molecule of carbon dioxide (CO2) have full outer energy levels.
R E A D I N G TO O L B ox
VOCABULARY
The prefix co- means
“together,” and the term valent
comes from a Latin word that
means “power” or “strength.”
Figure 1.4 COVALENT BONDs
A carbon atom needs four electrons to fill its outer energy level. An oxygen atom needs
two electrons to fill its outer energy level. In carbon dioxide, carbon makes a double
bond, or shares two pairs of electrons, with each oxygen atom.
covalent bonds
Oxygen atom (O)
Carbon atom (C)
Oxygen atom (O)
Carbon dioxide (CO2)
A molecule is two or more atoms held together by covalent bonds. In the
compound carbon dioxide, each oxygen atom shares two pairs of electrons
(four electrons) with the carbon atom. Some elements occur naturally in the
form of diatomic, or “two-atom,” molecules. For example, a molecule of
oxygen (O2) consists of two oxygen atoms that share two pairs of electrons.
Almost all of the substances that make up organisms, from lipids to nucleic
acids to water, are molecules held together by covalent bonds.
Summarize What happens to electrons in outer energy levels when two atoms
form a covalent bond?
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2.1
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Formative Assessment
Reviewing Main Ideas
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Critical thinking
1. What distinguishes one
element from another?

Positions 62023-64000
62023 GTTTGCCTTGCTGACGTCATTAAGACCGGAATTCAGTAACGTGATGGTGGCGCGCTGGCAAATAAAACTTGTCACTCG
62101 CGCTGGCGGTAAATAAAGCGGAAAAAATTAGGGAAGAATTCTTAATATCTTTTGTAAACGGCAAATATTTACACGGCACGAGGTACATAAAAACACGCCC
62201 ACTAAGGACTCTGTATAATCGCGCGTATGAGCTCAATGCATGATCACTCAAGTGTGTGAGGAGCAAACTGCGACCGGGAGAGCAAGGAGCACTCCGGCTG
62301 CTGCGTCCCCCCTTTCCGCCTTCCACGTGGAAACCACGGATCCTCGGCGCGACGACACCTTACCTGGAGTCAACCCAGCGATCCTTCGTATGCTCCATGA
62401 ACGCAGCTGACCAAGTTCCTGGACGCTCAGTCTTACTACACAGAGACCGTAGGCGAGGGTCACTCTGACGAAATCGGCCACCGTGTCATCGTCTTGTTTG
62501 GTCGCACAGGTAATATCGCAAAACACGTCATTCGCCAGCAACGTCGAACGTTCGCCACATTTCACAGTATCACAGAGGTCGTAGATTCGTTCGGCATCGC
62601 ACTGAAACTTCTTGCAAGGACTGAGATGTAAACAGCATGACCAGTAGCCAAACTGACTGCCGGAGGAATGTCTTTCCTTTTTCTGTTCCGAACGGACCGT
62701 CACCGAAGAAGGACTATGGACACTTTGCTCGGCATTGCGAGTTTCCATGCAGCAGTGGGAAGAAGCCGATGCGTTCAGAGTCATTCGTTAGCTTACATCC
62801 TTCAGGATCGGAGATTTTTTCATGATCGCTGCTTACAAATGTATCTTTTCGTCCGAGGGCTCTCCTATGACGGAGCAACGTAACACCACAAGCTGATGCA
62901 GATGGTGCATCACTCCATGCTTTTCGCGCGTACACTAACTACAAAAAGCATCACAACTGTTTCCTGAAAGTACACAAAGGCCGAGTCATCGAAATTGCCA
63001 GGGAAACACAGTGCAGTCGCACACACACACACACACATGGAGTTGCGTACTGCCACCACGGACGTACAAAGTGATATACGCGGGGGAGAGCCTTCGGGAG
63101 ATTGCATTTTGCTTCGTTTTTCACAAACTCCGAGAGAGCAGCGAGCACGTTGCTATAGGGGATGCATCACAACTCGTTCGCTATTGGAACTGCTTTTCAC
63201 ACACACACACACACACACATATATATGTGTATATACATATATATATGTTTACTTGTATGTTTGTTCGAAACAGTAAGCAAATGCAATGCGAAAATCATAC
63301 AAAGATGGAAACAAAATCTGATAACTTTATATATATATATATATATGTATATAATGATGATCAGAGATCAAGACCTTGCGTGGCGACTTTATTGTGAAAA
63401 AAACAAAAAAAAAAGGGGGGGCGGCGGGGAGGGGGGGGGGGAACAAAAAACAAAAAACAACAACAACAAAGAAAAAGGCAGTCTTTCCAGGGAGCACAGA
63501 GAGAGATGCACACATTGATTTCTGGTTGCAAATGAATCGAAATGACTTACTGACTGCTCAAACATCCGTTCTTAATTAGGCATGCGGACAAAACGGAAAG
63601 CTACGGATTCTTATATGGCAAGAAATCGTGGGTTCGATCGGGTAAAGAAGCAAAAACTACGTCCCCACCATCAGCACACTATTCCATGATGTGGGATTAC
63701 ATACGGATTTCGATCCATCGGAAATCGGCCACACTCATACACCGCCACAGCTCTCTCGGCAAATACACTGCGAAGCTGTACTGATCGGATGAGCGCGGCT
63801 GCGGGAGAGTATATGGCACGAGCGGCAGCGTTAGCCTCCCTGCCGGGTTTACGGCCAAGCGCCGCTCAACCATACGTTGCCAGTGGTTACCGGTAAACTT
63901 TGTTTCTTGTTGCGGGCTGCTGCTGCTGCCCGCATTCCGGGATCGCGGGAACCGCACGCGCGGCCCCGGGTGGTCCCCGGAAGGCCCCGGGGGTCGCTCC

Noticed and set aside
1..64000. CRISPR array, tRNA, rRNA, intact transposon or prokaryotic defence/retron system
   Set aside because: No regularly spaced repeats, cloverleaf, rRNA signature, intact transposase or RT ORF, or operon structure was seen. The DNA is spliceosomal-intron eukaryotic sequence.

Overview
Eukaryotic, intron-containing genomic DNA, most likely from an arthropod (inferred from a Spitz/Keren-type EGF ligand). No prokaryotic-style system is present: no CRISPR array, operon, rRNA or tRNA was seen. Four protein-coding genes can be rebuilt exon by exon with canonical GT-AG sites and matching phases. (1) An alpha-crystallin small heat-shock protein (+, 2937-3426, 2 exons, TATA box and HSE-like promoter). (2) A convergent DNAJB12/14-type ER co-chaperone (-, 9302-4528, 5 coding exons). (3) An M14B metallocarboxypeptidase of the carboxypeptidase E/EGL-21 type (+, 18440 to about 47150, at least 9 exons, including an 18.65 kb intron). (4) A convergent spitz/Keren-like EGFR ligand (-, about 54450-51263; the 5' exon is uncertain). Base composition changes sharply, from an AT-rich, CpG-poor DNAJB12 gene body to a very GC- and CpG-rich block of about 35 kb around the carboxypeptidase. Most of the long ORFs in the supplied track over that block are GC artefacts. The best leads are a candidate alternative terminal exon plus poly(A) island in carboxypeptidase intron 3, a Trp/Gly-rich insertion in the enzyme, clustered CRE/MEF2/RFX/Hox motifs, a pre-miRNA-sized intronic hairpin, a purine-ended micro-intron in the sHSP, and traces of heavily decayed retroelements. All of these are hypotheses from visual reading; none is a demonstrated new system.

4. Compare and Contrast How does a
molecule differ from an atom?
2. Describe the formation of an
ionic compound.
5. Apply Explain why a hydrogen atom
can become either an ion or
a part of a molecule.
3. What is the difference between an
ionic bond and a covalent bond?
6. Evaluate Explain the benefits and
limitations of atomic models.
3E
CONNECT TO
Chemistry
7. A sodium atom has one
outer electron, and a carbon
atom has four outer electrons. How might this
difference be related to the
types of compounds formed
by atoms of these two
elements?
Chapter 2: Chemistry of Life 41
2.2 Properties of Water
4B, 9A
VOCABULARY
hydrogen bond
cohesion
adhesion
solution
solvent
solute
acid
base
pH
4B investigate and explain
cellular processes, including
homeostasis, energy conversions,
transport of molecules, and
synthesis of new molecules and
9A compare the structures and
functions of different types of
biomolecules, including
carbohydrates, lipids, proteins, and
nucleic acids
Key Concept
Water’s unique properties allow life to exist
on Earth.
MAIN IDEAS
Life depends on hydrogen bonds in water.
Many compounds dissolve in water.
Some compounds form acids or bases.
Connect to Your World
When you are thirsty, you need to drink something that is mostly water. Why is the
water you drink absolutely necessary? Your cells, and the cells of every other living